An Eccentric Anomaly: Page 11

Ed Davies's Blog

House Orientation

As I was wandering around the site on 2016-03-09 Wednesday (astronomical format of the date is relevant) I noticed the shadows cast by the post brackets and also that it was just a minute or two to noon (UTC) so I took some photos.

More...

Start of Building Season

I've not wanted to start on building too early this year partly because of a minor eye operation in mid-February and the ensuing recovery time from that - they said to avoid bending down to lift things and dusty environments which rather narrows down the amount of shifting and circular sawing of 3 metre long 145 mm square posts one wants to do.

Also, I didn't want to be getting the timber out of the container until the days were long enough and the weather had at least a chance of being decent for a few days at a time that I would want to leave it out. Every time I move it there's the risk of adding further minor dings on the corners, etc, which, while of no structural significance, makes things untidy and potentially more awkward later.

More...

Wider Encryption Considerations

Yesterday I wrote some comments on the UK government's response to a petition submitted to the parliament web site on encryption. Those comments were rather specific to the general technical issues with the response.

I'd also like to make some wider comments.

More...

RevK's Encryption Petition

Adrian Kennard submitted a petition to the parliament web site asking (implicitly) that the government not ban strong encryption. I and about 11'000 others signed this petition so the government felt obliged to respond.

Regrettably, they didn't seem to feel the obligation to make much sense in the response.

More...

SExpr: Parts Lists

The point, at least originally, of my SExpr mini-language is to make lists of parts so it's worth talking about those a bit.

More...

SExpr: Indentation

My little Lisp-like SExpr language has significant indentation, that is indentation is used to delimit syntactic constructs (lists in this case). A bit about why and how.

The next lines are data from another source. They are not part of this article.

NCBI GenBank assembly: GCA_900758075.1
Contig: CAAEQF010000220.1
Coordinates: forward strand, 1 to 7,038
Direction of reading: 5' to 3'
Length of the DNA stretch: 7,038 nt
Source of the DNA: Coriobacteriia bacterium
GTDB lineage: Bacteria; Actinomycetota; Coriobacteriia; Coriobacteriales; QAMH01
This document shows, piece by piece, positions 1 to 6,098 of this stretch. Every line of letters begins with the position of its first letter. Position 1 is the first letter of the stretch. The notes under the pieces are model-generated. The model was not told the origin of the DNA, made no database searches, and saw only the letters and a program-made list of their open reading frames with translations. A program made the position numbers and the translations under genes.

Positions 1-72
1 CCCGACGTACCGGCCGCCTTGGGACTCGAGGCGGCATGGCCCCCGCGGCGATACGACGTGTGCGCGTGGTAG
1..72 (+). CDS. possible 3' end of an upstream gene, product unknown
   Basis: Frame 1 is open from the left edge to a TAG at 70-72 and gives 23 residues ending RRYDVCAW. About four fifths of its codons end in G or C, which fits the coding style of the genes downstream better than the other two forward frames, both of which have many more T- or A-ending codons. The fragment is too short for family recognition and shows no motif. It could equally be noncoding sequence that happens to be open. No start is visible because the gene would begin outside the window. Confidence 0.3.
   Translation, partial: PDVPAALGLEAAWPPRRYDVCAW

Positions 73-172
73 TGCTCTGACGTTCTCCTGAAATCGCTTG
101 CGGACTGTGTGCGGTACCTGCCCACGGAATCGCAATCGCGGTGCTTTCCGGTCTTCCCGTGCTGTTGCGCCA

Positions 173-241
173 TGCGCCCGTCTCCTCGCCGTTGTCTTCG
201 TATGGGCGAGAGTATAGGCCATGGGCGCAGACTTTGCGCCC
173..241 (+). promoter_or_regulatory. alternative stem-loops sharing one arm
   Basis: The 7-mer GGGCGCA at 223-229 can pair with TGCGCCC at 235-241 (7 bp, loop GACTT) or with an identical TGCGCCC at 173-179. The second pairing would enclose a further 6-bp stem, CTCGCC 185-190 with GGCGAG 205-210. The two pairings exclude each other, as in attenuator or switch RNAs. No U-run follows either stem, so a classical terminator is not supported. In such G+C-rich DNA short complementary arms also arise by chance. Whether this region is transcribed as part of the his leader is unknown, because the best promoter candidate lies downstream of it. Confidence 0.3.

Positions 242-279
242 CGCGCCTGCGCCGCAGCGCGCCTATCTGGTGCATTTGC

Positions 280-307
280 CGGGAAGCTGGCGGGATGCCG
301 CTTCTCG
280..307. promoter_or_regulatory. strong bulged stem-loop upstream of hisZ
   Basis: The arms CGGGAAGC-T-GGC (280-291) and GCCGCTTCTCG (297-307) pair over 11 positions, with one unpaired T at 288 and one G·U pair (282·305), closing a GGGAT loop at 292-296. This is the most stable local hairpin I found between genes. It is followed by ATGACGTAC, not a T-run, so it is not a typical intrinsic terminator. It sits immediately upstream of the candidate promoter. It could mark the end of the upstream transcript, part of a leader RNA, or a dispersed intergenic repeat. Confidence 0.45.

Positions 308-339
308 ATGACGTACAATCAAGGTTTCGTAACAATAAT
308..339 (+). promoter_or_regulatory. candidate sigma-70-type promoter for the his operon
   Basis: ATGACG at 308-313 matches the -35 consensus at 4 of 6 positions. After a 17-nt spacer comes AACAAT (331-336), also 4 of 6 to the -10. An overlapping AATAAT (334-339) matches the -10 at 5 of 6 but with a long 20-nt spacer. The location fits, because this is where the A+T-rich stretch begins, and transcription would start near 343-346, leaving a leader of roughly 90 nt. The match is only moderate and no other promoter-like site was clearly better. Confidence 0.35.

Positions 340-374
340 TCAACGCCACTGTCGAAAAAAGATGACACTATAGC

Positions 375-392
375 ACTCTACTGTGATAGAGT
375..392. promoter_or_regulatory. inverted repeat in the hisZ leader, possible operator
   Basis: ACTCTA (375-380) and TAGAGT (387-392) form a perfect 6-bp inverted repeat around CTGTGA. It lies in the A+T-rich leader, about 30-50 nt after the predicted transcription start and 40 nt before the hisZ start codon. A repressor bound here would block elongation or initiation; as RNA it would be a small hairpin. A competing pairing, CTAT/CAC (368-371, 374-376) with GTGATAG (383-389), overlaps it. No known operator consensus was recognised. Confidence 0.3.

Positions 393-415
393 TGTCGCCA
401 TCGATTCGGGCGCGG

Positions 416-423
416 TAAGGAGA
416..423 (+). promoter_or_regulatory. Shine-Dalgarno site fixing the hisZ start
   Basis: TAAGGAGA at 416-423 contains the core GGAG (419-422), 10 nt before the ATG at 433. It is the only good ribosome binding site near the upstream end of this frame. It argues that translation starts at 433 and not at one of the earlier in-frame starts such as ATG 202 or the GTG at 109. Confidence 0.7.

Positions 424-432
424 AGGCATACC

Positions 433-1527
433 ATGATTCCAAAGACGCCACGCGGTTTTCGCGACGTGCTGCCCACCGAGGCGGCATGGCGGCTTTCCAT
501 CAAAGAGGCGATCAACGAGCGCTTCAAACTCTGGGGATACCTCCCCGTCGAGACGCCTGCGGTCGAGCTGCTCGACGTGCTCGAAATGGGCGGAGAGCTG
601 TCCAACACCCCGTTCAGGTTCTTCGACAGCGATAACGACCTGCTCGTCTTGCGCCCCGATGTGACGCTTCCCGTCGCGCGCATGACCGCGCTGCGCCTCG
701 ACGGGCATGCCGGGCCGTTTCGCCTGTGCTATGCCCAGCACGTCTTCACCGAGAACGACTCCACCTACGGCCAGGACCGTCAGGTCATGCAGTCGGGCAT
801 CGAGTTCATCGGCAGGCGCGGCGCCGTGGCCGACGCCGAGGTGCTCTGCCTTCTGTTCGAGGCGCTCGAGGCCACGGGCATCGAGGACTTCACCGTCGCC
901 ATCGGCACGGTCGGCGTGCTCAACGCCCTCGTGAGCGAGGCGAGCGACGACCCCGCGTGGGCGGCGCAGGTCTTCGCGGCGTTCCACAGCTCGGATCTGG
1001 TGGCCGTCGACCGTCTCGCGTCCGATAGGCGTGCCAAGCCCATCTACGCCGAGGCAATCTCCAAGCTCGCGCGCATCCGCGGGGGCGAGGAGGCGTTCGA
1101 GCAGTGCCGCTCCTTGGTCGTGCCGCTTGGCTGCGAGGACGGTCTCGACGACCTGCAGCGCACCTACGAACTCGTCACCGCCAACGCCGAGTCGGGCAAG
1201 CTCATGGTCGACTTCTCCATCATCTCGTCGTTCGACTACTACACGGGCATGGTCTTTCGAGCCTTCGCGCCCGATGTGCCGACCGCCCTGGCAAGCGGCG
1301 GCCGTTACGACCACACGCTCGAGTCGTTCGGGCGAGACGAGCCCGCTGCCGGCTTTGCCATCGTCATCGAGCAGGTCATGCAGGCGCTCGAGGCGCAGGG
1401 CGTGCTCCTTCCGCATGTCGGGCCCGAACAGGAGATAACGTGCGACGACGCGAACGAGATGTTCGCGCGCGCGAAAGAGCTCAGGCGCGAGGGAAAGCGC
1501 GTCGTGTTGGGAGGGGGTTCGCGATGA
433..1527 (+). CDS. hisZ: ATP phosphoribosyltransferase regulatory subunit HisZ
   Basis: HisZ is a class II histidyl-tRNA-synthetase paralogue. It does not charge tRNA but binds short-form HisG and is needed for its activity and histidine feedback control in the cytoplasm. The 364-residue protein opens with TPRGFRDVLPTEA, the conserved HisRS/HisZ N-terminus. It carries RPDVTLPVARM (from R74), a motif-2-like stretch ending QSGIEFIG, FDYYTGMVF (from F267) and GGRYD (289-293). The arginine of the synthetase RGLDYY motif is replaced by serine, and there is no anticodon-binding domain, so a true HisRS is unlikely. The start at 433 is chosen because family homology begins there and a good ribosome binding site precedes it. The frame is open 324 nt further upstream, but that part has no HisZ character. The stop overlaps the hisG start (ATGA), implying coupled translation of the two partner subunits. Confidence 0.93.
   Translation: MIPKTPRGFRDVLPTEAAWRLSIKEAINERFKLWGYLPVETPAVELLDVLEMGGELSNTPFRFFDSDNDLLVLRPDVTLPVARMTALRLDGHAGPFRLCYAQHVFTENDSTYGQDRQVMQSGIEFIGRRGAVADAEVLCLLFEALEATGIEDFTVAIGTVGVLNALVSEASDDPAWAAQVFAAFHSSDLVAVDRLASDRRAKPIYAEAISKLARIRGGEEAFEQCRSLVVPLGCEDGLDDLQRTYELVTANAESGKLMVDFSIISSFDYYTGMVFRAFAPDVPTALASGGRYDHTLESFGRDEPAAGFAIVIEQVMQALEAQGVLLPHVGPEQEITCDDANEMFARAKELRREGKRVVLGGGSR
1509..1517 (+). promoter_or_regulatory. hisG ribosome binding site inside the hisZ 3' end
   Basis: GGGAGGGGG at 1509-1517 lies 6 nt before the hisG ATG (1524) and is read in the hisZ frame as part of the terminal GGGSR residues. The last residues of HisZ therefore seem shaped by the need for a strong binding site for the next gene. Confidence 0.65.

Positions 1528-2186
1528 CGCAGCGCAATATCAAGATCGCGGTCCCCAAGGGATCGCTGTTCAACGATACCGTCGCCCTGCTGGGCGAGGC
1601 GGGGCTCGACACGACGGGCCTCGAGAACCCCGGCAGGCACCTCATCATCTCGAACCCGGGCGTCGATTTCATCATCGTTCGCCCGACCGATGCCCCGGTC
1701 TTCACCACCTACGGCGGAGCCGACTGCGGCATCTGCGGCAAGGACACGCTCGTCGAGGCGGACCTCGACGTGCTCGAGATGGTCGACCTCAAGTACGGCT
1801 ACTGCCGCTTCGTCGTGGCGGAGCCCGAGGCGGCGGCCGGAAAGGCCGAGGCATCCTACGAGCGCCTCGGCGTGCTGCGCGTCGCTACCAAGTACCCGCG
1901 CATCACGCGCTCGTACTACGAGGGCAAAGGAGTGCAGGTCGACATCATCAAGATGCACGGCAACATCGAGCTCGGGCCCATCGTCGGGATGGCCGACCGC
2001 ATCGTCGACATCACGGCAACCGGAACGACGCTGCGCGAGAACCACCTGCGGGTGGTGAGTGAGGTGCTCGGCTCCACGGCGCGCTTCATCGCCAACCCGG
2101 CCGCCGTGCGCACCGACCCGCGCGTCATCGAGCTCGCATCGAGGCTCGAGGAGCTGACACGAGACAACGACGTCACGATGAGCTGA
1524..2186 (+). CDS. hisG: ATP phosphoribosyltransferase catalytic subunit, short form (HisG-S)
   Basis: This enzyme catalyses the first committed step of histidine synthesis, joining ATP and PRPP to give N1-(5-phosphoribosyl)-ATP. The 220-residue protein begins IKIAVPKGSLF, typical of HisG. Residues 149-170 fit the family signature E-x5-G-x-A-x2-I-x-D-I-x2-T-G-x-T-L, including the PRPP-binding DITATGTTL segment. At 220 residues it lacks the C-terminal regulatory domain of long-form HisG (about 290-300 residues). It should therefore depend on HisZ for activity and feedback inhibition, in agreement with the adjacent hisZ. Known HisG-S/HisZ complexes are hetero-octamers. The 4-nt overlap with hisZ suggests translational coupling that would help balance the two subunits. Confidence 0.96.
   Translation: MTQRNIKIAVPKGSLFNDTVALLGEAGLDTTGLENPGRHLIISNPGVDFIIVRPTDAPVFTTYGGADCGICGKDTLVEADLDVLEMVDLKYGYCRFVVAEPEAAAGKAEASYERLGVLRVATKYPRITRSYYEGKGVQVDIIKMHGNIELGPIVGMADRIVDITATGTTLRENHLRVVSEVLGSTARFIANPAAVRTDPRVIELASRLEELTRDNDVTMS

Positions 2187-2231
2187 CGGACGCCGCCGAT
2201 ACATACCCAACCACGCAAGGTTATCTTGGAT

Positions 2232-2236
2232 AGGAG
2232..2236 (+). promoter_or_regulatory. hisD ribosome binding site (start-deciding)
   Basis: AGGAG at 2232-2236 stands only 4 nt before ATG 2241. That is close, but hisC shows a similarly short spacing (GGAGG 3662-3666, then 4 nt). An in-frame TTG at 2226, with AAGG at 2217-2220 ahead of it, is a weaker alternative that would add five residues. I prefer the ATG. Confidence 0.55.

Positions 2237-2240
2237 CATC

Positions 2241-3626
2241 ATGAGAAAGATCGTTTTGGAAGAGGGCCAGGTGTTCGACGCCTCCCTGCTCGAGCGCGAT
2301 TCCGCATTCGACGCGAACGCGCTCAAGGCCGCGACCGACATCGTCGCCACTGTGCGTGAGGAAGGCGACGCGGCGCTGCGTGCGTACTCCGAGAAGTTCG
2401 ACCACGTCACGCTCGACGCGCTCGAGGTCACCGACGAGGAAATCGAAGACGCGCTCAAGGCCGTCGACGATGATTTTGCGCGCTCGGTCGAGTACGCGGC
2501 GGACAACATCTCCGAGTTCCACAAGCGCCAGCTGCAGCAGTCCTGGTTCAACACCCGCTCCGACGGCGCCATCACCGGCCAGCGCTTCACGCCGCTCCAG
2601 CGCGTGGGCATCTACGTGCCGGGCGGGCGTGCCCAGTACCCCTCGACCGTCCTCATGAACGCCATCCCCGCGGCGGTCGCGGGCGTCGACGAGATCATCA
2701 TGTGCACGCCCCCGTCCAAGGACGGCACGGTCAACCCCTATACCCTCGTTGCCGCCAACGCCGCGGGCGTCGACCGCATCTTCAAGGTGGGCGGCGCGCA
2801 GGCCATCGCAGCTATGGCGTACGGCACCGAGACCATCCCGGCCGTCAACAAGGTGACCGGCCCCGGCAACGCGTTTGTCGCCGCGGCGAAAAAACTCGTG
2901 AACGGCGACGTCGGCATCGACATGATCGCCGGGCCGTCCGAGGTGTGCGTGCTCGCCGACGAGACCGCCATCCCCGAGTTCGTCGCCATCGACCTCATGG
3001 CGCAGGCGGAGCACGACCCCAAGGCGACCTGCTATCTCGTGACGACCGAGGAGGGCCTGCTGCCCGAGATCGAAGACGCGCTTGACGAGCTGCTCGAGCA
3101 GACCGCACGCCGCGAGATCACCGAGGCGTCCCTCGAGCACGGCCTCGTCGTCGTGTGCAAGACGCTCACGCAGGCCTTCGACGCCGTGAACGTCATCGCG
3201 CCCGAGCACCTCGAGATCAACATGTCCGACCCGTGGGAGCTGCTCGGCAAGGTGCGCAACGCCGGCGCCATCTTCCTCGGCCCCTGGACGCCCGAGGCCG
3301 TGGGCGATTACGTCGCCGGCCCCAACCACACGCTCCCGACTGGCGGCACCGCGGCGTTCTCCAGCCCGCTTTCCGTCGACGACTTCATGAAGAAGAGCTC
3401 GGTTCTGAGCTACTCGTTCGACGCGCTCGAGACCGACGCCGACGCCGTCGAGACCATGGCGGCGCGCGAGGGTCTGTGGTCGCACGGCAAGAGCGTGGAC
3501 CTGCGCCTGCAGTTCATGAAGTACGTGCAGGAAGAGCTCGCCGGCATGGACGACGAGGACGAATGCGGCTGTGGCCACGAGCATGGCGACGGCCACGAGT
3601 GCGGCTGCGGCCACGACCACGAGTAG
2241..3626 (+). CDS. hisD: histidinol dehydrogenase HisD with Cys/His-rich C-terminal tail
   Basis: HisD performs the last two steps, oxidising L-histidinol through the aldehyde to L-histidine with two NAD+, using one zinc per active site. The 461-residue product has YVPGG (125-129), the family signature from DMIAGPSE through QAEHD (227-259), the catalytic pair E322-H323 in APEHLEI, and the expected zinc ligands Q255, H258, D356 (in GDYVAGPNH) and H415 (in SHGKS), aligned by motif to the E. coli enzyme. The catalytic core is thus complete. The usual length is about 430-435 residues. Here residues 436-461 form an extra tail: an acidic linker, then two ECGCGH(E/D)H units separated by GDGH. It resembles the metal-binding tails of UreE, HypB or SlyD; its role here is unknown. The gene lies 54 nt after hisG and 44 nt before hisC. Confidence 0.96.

More...

Site Tweaks

I've just made a couple of tweaks to the way in which this site is served. They shouldn't have any harmful effects but if you notice anything wrong I'd be grateful if you could let me know.

More...

Apparent Crowding

Something I noticed in the days when I often flew gliders and light aeroplanes over southern England was that the amount of green space around seemed much more when viewed from above than when travelling by road or rail.

There are sampling errors both ways at play.

More...

Sunny Thurso

Really.

Met some friends for coffee by the river mouth in Thurso this morning then went for a little walk along the beach with their pug. It wasn't foggy. Or windy. Or cloudy. Or wet. The sun was bright (though, of course, low) and the air was (relatively) warm at about 13 or 14 °C.

More...

Is Tony Blair a War Criminal?

Both more specifically and more generally: did Tony Blair, the rest of the British government, a large proportion of Parliament, a swathe of the civil and diplomatic services, the monarchy and the military commit a war crime through their involvement in the planning, preparation, initiation or execution of the 2003 invasion of Iraq?

IANAL and I'm struggling a bit with some of this stuff but I think that, strictly speaking, they did not though only because waging a war of aggression or a war in violation of international treaties is not a war crime but rather, to use the terminology of the Nuremberg trials as it has entered current international criminal law, a crime against peace. Rudolph Hess's conviction is a relevant case; he was found guilty of participating in waging aggressive war but not guilty of war crimes (or crimes against humanity).

The distinction is a bit pedantic but it does have unfortunate consequences for the legal situation in British law and for jurisdiction in international law.

More...